Starting with the very first writing assignment in my first online course, (English Composition on coursera.org) I was asked to create a ‘Writing Timeline’. The assignment was to reflect on a number of experiences which were significant enough to impact the way I thought about writing, whether good or bad.
I gained motivation to continue pursuing writing through this project as I noticed pieces of my life fitting together to form this beautiful picture that is God’s plan. I was also very touched by my ability to recall some old stories.
One thing you should know about me, I have a terrible memory. Part of the reason I forget so easily is I don’t (or didn’t) take the time to reflect on my experiences.
Moments I didn’t realize I would forget, I forgot. Memories I didn’t think were anything other than mundane were lost. Trips with family, conversations with friends, and experiences that changed me as a person were remembered only at a macro level without any of the details that made those experiences so worthwhile. By journaling consistently and increasing my intentionality, I’ve found I remember a lot more than I thought, I just hadn’t given myself the mental space to recall it.
Without further ado here are some of the most impactful writing moments on my Writing Timeline.
- In fourth grade, I wrote a mean note to a girl in my class with the help of two other classmates. To make myself feel better, and to prevent you from labeling me as a bully, I’ll throw the other girls under the bus and have you know it wasn’t my idea. I certainly took part, however, which I suppose does make me a bully. After going home and thinking about what we had done, I tearfully confessed to my parents when the guilt continued to build. Their sweet, patient advice lead me to apologize to the girl the next day and begin distancing myself from those particular “friends.” My first writing memory is not a very positive one. Since then, I’m happy to report, I’ve used writing much more constructively. I still write about people, but now I write about how they are inspiring, caring, and all around lovely people whom my readers should admire.
- In high school, I went on a mission trip to Dallas, TX and thanks to advice from my grandfather (Far Far) I journaled every day of that trip. “Trust me. You think you’ll remember all the things you do, but you’ll forget. You’ll be happy you wrote it down,” he said. So I wrote it all down just like he said, and I can’t thank my grandpa enough for his advice. It applied, not only to that trip but to the rest of my life. He instilled in me a passion for writing before I even knew it. My grandpa has since passed away but was an avid writer himself. Someday I’ll dedicate a post just to writing about him.
- My first “real job” out of college was working for a small non-profit as the Development and Community Relations Coordinator. I did fundraising and other community-based projects such as event planning and public relations. Once, I nominated my boss for an award by submitting a written essay. At the ceremony, they read my nomination when they announced she won. Don’t get me wrong my boss was, and still is, fantastic, but the prideful part of me thinks, “I wrote a kick-butt nomination and that’s why she won.” It was a moment where I felt truly proud about something I had written. Even though few people knew it was mine, the nomination was read out loud to a room filled with hundreds of people and that was enough for me.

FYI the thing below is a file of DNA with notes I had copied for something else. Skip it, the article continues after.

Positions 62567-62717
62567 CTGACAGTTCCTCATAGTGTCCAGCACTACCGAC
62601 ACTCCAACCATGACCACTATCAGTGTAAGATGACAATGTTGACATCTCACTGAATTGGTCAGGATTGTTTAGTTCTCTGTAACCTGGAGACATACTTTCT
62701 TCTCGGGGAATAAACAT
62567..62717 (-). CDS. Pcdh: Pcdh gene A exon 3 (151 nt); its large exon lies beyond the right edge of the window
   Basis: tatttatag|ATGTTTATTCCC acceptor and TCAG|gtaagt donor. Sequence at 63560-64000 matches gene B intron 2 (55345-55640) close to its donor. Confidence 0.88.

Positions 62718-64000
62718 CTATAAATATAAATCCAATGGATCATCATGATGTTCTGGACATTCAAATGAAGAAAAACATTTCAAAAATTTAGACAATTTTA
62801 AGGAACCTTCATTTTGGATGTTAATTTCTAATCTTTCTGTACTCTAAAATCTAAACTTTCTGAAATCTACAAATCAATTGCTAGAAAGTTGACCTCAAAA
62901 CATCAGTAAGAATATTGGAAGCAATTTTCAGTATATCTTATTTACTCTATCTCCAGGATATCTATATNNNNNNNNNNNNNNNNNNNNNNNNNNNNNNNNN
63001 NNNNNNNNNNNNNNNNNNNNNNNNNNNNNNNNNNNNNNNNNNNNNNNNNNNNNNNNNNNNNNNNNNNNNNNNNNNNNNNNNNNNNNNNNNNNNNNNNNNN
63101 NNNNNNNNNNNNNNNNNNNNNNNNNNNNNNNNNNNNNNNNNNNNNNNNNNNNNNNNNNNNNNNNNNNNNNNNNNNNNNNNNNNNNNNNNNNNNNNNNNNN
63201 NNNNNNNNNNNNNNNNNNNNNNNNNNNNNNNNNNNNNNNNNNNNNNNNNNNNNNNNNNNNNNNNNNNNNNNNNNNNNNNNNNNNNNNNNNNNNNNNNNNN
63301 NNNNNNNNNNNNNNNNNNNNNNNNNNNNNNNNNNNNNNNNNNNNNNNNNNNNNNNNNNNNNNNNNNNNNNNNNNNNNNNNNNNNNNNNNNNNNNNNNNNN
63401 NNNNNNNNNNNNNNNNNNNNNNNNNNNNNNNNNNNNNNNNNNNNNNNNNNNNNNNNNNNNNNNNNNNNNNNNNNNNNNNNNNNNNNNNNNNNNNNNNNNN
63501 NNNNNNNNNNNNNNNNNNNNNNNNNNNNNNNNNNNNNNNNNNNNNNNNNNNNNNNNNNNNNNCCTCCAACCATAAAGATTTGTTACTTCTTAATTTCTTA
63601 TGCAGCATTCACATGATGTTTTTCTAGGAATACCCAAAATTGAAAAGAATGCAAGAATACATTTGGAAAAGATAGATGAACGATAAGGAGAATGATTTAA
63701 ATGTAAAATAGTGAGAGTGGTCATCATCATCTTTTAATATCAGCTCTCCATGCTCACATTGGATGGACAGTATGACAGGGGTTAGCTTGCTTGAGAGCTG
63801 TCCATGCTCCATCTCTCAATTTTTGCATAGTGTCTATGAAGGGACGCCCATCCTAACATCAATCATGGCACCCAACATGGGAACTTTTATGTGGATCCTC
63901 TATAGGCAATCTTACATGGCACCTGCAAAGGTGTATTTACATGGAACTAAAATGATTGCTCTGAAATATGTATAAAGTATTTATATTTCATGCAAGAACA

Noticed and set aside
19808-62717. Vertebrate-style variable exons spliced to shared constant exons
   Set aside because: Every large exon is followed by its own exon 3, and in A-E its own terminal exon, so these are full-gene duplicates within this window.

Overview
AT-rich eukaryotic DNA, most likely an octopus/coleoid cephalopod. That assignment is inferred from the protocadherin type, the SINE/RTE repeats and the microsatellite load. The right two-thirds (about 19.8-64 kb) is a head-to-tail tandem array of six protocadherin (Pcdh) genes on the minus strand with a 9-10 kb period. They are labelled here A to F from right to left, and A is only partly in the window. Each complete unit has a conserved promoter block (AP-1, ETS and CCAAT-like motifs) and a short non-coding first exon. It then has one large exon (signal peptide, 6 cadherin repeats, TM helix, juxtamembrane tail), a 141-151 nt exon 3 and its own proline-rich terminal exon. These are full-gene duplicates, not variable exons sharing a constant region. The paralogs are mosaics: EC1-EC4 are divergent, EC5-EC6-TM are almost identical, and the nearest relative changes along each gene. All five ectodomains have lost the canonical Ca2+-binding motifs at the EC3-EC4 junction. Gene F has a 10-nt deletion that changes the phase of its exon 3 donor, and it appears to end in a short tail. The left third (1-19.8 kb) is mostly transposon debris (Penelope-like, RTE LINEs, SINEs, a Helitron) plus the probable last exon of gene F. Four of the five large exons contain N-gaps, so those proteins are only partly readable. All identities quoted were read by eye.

- When Far Far passed away (Far Far is Swedish for Grandfather- meaning my “Father’s Father” – I come from a long line of Swedes) I was thinking of some words I’d want to share with my family about him. I remember riding in a car soon before his funeral. I had my journal with me and as I was reflecting, the words just started coming, so I wrote it all down. I ended up reading those words at his funeral, almost unedited, and they have come to mean a great deal to me and my entire family. Just another example of Grandpa helping me along my path as a writer.
- Now I largely write for work (until I started this blog that is). I write newsletters, website content, emails, social media copy, member feature-stories, articles for our magazine, and more. I started to receive compliments for this writing more often, and during one of these complimentary conversations was really the first time I thought about writing as a skill I could improve and use for personal and professional fulfillment. All this lead to beginning the process of taking online writing courses, starting a blog, and setting some big goals. So, thank you to those who encouraged me so sweetly during this time, your compliments will ring in my ears for years to come.
Now, I want to encourage you to take some time to reflect on your own life. I know for a fact you’ve had really impactful experiences you haven’t thought about in a long time. Think about them now, reflect, reminisce and if it works for you, write. You’ll be glad you did.